I've never really been one to fall in love with baking or cooking shows.
Sure, I enjoy watching them from time to time, just like any kind of television show with games or competition. They all seemed to usually follow the same kind of theme: talented chefs battle for the prize and bragging rights of out cooking their opponents. I like to watch shows that I can relate to, so trying to envision myself being like all these professionally trained, serious chefs was always kind of hard. I still burn microwavable macaroni cups.
So, when Netflix released their own baking competition show, "Nail It," I was a little hesitant to give it a try.
Looking back, I'm very glad that I did.
The show brings in three amateur bakers to compete against each other by having them go through two rounds of baking where they do their best to replicate a more advanced baked good. The first round is a smaller project like a cookie or a cake pop, while the second and champion deciding round is to recreate different full sized cakes.
As you can imagine...
Things don't exactly go perfectly.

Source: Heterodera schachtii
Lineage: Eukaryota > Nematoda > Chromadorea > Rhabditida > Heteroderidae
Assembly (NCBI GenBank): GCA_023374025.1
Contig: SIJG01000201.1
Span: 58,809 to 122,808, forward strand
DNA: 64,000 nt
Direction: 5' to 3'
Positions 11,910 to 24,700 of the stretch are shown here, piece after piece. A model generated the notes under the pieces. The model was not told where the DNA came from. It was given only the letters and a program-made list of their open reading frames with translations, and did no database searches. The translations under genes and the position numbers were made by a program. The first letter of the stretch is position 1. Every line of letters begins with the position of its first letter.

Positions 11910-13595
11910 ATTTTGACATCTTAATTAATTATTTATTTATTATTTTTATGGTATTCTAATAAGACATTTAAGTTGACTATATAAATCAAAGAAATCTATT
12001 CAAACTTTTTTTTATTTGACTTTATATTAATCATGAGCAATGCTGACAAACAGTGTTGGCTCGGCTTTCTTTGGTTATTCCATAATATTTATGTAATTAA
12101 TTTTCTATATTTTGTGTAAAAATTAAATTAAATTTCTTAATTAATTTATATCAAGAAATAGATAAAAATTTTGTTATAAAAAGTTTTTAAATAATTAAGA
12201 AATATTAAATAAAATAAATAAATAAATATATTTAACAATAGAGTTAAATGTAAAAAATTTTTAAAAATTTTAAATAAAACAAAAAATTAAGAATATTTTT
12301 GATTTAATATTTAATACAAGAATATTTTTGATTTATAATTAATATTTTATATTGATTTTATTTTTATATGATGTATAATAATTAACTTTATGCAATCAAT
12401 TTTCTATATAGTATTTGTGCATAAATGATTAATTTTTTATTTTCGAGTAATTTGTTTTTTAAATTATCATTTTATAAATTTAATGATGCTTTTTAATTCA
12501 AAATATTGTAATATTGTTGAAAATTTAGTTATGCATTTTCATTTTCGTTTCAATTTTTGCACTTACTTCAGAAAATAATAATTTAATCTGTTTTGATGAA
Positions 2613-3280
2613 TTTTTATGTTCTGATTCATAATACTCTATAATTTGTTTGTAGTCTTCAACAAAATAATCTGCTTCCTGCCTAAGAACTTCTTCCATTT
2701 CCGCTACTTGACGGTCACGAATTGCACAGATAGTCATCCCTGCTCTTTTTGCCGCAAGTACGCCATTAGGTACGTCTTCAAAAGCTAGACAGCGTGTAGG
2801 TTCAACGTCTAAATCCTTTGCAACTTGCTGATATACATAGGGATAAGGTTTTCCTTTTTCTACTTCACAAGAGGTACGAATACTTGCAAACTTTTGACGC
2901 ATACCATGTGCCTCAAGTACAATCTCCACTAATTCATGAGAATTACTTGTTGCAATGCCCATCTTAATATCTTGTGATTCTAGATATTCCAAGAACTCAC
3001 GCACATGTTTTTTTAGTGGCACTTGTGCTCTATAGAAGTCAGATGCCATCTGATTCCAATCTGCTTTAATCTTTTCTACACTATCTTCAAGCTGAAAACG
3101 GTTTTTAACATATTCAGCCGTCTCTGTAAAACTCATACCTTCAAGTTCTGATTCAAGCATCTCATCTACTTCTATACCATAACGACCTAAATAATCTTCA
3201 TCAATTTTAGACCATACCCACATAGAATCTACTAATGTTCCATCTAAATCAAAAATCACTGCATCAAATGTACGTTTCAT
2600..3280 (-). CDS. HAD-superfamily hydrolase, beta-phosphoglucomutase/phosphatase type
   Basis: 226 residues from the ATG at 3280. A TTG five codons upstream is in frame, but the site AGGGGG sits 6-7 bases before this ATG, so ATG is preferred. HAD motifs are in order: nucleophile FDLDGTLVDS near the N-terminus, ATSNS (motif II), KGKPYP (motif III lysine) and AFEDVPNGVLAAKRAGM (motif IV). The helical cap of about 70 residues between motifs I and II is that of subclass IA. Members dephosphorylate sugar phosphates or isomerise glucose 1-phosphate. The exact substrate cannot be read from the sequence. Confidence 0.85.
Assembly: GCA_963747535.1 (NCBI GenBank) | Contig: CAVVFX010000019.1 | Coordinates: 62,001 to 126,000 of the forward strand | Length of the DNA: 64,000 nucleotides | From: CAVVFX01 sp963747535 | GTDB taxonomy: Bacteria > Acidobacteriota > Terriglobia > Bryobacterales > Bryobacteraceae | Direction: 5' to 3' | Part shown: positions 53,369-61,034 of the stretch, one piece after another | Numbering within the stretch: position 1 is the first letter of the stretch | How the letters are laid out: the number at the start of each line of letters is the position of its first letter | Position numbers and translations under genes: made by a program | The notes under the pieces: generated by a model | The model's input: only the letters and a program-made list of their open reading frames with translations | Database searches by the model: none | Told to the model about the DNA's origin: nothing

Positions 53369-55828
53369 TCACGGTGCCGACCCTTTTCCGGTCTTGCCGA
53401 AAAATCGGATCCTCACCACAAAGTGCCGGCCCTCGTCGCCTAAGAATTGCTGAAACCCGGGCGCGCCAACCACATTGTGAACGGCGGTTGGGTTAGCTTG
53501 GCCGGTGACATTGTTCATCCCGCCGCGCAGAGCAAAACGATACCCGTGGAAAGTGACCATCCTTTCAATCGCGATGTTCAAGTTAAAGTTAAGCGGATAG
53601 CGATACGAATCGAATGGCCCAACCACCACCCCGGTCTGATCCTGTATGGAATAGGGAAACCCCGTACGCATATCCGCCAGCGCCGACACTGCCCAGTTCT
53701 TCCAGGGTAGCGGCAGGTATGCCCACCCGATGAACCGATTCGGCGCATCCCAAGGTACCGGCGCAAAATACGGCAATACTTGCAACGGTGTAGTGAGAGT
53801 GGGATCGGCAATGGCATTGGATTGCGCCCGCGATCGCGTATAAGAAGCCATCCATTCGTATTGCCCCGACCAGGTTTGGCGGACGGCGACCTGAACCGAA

While some of these recreations might make you feel the need to break out the holy water, this new show has absolutely nailed it!
The show is entertaining and funny, both with the hilarious host Nicole Byer and these epic and totally relatable fails (I, too, have had funky fondant mishaps). Not only do viewers get to watch people just like them get first time results we'd likely end up with too, we also learn as the show goes on. The contestants get iPads with instructions as they attempt the recipes, and the judges will always explain the basics of baking and more intricate details of the projects.
All the contestants come from different backgrounds and professions, each there to do their best and hopefully take home $10,000. They're always positive and receptive of their mistakes and the judges advice for future baking attempts. The guests that they bring in each have a individual specialities, from a wedding cake designer to the stars to a chocolate scientist.
But above everything else, this show really made me want to try my hand at baking again. To see that everyone messes up, that everyone can learn, and many tips and tricks to help me improve was more inspiring than seeing any complicated confection come together at lightning speed. I wouldn't mind competing on the show myself, if only to have the chance to eat cake, have cash shot at me with the money gun, and get to try my hand at winning $10,000.
Everyone should give this show a chance, since it really is a show for everyone.